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Category: Sustainability

Salesforce turns the San Francisco skyline green

Soon, the tallest building in San Francisco also will be the greenest. The 61-story Salesforce Tower opened its doors in early 2018 and is about to undergo construction of the largest on-site water recycling system in a commercial high-rise in the United States.

“Offices can be a physical expression of our values,” said Patrick Flynn, MBA ’12, senior director of sustainability at Salesforce. “The blackwater system was a natural fit for our mission.”

Blackwater? It’s wastewater from toilets, as distinguished from greywater, which comes from other household uses, like bathwater. Salesforce is installing the system in collaboration with the City of San Francisco and Boston Properties, and it’s expected to reduce the building’s water consumption by 76 percent and save up to 30,000 gallons of fresh water a day—that’s 7.8 million gallons a year, equivalent to the water consumption of 16,000 San Francisco residents annually.

The water-recycling infrastructure will take about six months to install, after which municipal agencies will perform extensive water quality tests. Salesforce expects the system to be up and running by early 2019. The building will collect water from a rooftop rainwater system, cooling towers, showers, sinks, and toilets then process it in a centralized treatment center to prepare it for reuse in toilets and drip irrigation systems.

Goal: 100% renewable energy

Flynn notes that Salesforce is committed to incorporating sustainability into all areas of its business. The company’s goal is to achieve 100 percent renewable energy over the next few years by building to LEED standards whenever possible and increasing its investment in virtual power purchase agreements.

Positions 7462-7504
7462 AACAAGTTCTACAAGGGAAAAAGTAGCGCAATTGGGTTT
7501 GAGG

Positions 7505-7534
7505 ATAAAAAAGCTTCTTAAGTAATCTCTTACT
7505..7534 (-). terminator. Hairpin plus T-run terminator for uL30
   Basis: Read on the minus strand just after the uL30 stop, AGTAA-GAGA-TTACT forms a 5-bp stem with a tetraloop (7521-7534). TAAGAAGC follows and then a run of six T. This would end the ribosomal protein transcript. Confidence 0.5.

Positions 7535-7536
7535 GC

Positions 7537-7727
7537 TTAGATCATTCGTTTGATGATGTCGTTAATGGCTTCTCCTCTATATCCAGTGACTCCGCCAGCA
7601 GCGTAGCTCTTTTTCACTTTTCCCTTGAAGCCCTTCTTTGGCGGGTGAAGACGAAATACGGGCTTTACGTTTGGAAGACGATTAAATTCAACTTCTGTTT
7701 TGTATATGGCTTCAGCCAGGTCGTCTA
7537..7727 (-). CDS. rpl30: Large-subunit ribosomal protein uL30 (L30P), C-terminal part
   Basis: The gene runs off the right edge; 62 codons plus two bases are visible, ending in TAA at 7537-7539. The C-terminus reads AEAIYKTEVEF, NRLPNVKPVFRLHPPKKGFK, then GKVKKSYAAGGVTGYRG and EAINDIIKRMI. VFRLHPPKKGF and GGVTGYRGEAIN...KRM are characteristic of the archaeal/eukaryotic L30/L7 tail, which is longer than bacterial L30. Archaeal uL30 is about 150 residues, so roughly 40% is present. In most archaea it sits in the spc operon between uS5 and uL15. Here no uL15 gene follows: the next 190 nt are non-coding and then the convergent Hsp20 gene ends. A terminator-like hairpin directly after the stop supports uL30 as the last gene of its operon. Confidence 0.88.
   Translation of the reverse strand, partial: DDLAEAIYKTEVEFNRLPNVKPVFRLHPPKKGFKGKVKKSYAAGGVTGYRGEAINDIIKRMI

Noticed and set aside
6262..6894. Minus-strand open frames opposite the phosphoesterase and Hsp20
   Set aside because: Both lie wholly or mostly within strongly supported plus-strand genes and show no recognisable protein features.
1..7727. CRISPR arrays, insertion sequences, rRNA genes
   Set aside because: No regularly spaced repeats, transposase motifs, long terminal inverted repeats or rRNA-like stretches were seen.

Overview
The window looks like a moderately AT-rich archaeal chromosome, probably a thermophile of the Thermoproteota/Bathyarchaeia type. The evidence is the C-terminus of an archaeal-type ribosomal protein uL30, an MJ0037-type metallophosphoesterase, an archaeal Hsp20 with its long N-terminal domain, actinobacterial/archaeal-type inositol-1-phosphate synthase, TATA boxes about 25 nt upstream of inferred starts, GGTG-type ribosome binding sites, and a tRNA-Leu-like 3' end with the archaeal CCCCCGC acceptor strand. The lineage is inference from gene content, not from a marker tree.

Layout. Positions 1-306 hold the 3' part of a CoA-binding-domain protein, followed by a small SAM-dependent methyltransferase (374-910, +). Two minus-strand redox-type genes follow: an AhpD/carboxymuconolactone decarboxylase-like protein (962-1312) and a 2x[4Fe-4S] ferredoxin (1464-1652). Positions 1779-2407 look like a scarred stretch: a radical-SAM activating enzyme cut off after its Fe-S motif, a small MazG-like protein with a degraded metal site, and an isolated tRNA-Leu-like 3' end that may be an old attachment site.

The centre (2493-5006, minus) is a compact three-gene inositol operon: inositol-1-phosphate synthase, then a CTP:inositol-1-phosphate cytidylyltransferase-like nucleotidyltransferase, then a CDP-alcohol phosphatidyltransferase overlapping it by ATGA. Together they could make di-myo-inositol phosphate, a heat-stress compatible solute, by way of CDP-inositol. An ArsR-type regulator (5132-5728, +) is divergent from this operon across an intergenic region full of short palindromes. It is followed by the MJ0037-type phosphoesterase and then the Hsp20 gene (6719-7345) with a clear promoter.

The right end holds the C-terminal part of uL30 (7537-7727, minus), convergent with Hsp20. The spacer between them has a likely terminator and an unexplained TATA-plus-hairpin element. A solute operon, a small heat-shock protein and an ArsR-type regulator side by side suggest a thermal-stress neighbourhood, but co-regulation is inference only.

Founded in an apartment on Telegraph Hill more than 18 years ago, Salesforce is now San Francisco’s largest tech employer. “We may have grown as a company over the years,” a company statement notes, “but our commitment to improving the state of the world through our business has never wavered. At Salesforce, real estate is more than architecture and design, it’s about creating a positive impact on all of our key stakeholders, including employees, partners, customers, communities, and the environment.”

Read the MIT Sloan News article.

Learn more about the project.

 

 

 

 

 

Graphic: Salesforce

Moving on your sustainability agenda

Sustainability has become an imperative for organizations, but when it comes to moving forward on that agenda, many are lost about where to begin. What can an organization do to become more energy efficient? What can manufacturers do to preserve water? What are the best practices for recycling in a large organization?

The ambitious cross-sector online platform SHIFT is making it easier for leaders of organizations large and small and at all stages of development to “hardwire” sustainability into their organizations. A collaboration led by the Sustainability Initiative at MIT Sloan and the management consulting firm Valutus, SHIFT is helping leaders to improve the trajectory of their progress.

SHIFT allows site visitors to search for tools according to the business goal they’re trying to achieve and to forge a path to implementation that’s right for their individual organizations. The sustainability frameworks and environmental, social, and governance resources on offer have been carefully curated by MIT Sloan’s team of researchers and practitioners.

Visitors to the site can search for resources by:

  • Sector (food and beverage; agribusiness, consumer products, energy, finance, healthcare, IT, infrastructure, retail, mining and metals)
  • Environmental issue (chemicals, energy, water, biodiversity, materials, waste, climate, land use)
  • Social issue (human rights, labor, diversity and inclusion, health and safety)